I’ll admit that the prospect of becoming a platform for user-generated content may be too forward-thinking for Apple. Bloomberg’s Gurman predicts that the ads will soon spread to other apps including Maps, Books and Podcasts. Each of these have a tremendous audience that may eventually be repurposed for the sake of advertising revenue. And self-serve advertising is set to become easier for businesses looking to benefit from Apple’s now-superior first-party data, according to 9-to-5 Mac:

In addition to bringing ads to other stock apps, Apple has already announced that customers will start seeing more ads in the App Store. New ad units in iOS 16 will allow advertisers to place ads on the Today tab in the App Store, and at the bottom of product pages for other apps.

Apple’s ads business is only getting started, and it’s stepping on the competition to get ahead. This is more or less confirmed. Expect its biggest competitors to fight back but that’s an aside; the value of this conversation is that eventually DTC retailers may finally have some relief as the market for performance advertising is currently in contraction.

By Web Smith | Edited by Hilary Milnes with art by Alex Remy and Christina Williams

Part One: Apple and Performance Marketing

Part Two: Apple’s Property Tax

Member Brief: Formula One Revisited

Revisited is a continuation of the 13 month old report – Formula One and America – and the changing dynamics as the Formula One takeover of American sports and business enthusiasts continues.

There are a number of global sports: boxing, soccer, cricket, tennis, and racing. The last category is dominated by a form called Formula One. Though founded in 1950, it’s just now beginning to reach its zenith in perhaps the most important global media market – The United States. And though the sport’s American influence is scant compared to that of Europe, Mexico, Brazil, Japan, China – the potential of the sport is uniquely American.

The “sport” in Formula One lasts for a couple of hours on a Sunday Afternoon. Everything else is business, pure and simple. […] We set out to provide the best platform with the best image and the best environment for companies to maximize the benefits of their investment.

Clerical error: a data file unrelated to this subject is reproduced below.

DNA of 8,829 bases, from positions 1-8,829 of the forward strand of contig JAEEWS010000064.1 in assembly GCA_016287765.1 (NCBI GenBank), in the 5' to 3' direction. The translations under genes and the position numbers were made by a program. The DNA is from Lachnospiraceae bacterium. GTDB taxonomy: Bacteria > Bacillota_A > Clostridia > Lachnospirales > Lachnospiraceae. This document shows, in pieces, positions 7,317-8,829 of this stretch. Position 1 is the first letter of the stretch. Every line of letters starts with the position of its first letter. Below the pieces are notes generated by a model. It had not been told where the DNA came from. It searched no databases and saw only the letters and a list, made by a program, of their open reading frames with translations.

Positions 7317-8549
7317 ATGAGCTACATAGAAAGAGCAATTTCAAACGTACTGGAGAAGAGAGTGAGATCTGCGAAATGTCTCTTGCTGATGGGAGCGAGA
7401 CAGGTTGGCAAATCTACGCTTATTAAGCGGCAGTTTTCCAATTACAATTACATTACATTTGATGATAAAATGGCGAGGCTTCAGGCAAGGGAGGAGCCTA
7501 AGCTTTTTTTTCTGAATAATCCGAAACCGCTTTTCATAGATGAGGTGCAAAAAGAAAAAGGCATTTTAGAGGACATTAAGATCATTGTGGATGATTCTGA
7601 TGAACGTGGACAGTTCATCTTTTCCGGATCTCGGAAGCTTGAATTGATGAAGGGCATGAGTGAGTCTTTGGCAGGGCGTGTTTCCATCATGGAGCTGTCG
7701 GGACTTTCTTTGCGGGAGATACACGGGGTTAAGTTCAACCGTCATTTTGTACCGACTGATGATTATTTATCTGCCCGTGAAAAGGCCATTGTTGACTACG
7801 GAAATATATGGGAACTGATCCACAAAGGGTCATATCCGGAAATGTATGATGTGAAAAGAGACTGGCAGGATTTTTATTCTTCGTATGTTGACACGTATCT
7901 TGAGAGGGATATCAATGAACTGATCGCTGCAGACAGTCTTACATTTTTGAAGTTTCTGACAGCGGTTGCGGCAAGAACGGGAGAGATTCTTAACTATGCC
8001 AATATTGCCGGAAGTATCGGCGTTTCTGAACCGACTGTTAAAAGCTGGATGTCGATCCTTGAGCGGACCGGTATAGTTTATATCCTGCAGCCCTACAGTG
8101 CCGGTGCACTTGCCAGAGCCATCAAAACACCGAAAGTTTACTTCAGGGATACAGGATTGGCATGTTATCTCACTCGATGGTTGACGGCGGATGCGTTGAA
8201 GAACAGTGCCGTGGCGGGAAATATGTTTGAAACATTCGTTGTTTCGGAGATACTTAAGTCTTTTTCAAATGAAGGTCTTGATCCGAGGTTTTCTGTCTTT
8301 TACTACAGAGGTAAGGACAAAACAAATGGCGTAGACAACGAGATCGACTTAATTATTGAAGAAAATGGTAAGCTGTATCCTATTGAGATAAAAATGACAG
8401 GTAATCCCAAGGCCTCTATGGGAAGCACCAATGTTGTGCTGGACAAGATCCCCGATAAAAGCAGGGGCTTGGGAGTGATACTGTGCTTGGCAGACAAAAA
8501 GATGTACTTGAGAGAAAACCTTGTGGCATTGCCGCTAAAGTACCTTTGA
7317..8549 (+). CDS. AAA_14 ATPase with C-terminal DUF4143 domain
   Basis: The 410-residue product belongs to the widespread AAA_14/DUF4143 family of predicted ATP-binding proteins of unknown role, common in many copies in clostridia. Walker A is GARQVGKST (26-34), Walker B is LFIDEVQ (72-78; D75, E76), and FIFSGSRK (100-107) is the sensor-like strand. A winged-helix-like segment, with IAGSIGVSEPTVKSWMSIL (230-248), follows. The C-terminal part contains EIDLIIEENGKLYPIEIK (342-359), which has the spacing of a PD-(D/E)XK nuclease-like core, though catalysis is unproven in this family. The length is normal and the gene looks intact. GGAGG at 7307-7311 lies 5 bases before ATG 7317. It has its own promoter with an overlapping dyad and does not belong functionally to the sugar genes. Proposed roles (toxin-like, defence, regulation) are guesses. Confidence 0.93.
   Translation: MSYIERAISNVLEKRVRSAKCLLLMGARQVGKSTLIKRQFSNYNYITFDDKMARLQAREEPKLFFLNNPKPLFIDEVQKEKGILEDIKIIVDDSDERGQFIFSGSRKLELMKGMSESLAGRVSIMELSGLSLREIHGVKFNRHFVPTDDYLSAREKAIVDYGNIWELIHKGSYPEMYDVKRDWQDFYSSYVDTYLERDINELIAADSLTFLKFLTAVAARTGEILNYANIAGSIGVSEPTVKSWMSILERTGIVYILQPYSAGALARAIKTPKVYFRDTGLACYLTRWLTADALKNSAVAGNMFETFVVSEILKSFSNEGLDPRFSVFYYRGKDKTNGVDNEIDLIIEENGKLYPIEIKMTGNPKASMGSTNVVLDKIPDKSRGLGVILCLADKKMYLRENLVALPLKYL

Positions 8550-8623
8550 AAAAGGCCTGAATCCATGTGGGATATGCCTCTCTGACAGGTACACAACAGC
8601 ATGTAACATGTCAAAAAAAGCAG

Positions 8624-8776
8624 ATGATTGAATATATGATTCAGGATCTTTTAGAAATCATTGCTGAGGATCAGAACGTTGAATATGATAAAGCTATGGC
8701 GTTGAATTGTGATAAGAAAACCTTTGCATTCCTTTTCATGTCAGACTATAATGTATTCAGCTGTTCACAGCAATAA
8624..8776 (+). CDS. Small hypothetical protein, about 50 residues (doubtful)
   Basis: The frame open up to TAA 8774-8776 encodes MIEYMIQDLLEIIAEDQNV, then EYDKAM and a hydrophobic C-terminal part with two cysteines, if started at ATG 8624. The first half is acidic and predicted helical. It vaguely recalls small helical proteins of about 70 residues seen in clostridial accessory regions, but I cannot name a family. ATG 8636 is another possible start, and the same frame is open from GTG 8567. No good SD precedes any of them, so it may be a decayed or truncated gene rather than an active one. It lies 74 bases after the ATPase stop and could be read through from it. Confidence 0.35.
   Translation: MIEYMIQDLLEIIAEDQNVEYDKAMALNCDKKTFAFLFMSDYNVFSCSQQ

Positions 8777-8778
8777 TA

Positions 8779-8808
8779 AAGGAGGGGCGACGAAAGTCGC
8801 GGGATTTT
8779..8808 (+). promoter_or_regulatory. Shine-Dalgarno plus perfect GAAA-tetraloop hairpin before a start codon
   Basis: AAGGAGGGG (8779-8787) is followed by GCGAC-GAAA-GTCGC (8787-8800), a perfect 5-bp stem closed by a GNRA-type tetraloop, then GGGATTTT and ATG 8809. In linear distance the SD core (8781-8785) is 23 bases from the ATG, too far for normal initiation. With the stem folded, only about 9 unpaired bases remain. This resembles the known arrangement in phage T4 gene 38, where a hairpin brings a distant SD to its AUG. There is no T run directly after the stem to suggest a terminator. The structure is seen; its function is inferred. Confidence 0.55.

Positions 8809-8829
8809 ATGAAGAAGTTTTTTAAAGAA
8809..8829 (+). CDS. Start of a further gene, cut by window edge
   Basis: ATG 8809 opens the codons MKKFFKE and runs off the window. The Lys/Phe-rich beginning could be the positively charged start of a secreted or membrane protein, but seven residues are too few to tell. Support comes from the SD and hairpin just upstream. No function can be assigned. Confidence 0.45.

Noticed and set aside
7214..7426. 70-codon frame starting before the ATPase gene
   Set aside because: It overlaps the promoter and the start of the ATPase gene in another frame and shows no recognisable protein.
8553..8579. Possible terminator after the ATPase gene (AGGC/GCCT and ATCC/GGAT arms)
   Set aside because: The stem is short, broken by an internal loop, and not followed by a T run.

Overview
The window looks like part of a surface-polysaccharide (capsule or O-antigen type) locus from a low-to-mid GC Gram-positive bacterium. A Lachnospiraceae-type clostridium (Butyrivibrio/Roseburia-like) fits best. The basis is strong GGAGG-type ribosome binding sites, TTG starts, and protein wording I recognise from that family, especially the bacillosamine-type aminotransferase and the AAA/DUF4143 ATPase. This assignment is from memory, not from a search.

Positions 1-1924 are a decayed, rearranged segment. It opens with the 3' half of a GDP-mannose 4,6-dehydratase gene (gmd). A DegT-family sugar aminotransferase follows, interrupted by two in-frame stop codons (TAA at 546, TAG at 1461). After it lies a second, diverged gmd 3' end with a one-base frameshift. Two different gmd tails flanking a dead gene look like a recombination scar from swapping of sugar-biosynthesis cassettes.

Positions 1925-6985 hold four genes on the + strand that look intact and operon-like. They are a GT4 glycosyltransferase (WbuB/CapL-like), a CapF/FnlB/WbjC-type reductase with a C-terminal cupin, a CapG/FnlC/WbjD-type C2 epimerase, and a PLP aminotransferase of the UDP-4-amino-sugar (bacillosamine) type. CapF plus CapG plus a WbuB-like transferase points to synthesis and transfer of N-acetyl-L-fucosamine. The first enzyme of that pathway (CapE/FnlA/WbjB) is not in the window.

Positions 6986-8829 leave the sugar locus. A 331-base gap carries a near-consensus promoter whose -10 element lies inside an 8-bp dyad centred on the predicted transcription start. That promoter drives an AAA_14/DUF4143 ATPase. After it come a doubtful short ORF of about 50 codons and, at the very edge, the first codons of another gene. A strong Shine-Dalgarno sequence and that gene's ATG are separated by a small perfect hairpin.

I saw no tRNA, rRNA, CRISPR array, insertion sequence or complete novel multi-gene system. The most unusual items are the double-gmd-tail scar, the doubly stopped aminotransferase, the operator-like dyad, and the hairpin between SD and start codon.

This was a quote by the former head of McLaren, one of several fabled teams, that I found in the 22 year old book by Russell Hotten, Formula 1 – The Business of Winning. Here’s another anecdote on the mainstreaming of Formula One racing. In the long history of Harvard Business case studies, there are only four cases written on the Formula One business or its many components.

This a preview of content designed exclusively for Executive Members

Memo: Middle America Income

Once viewed as “middle-income America,” cities like Nashville, Austin, and Columbus are redefining certain consumer characteristics. Those cities have retailers rethinking how wealth distribution is assessed beyond the top 6-10 major cities. The south and the midwest was long thought to represent a higher concentration of middle income consumers than coastal cities like New York, San Francisco, and Los Angeles. Luxury retailers like Gucci and Prada are looking beyond midwest stereotypes and finding positive results.

There’s opportunity everywhere, even when the might of the American economy seems to be diminishing by the month. At the same time, within the middle-income strata of consumer, inflation is beginning to hit them where it hurts the most. These two ideas appear to be paradoxical at first glance.

Cowen researchers led by Oliver Chen found that 66% of households earning $50,000 to $100,000 expect to slow their spending due to inflation, up from 63% last month. They estimate Kohl’s core customer’s income lands firmly in that range, between $80,000 and $110,000. [1]

The pandemic and post-pandemic correction made “business as usual” impossible to predict for retailers that appeal to middle income Americans. Consumer behavior reverted back to the mean much quicker than anticipated, and it became difficult to forecast around unpredictable demand. This was only exacerbated by the months-long constriction of supply as ports backed up and deliveries slowed to a halt. Retailers with means were able to throw money at the supply chain problem with the employment of creative freight strategies and alternative sourcing but even the deepest pockets couldn’t account for fast-evolving demand.

Now, many of those same retailers are facing an inventory problem exacerbated by knee-jerk reactions to those same pre-holiday supply chain delays. Target, Walmart, Macy’s, Kohl’s and other retailers like Gap and American Eagle all reported higher inventory levels, excess product in categories like furniture and lower operating margin. In a June 2022 inventory report, 2PM expressed concerns about a number of retailers known to appeal to middle-income America: Bath & Body Works, Ross Stores, Carter’s, Target, Walmart, TJX Companies, Foot Locker, and Kohl’s.

Kohl’s was in the most precarious position with the third-highest growth in post-pandemic inventory (behind Target and Ross). Of those three, however, Ross had the steepest fall in sales over Q1 and Q2 (report attached).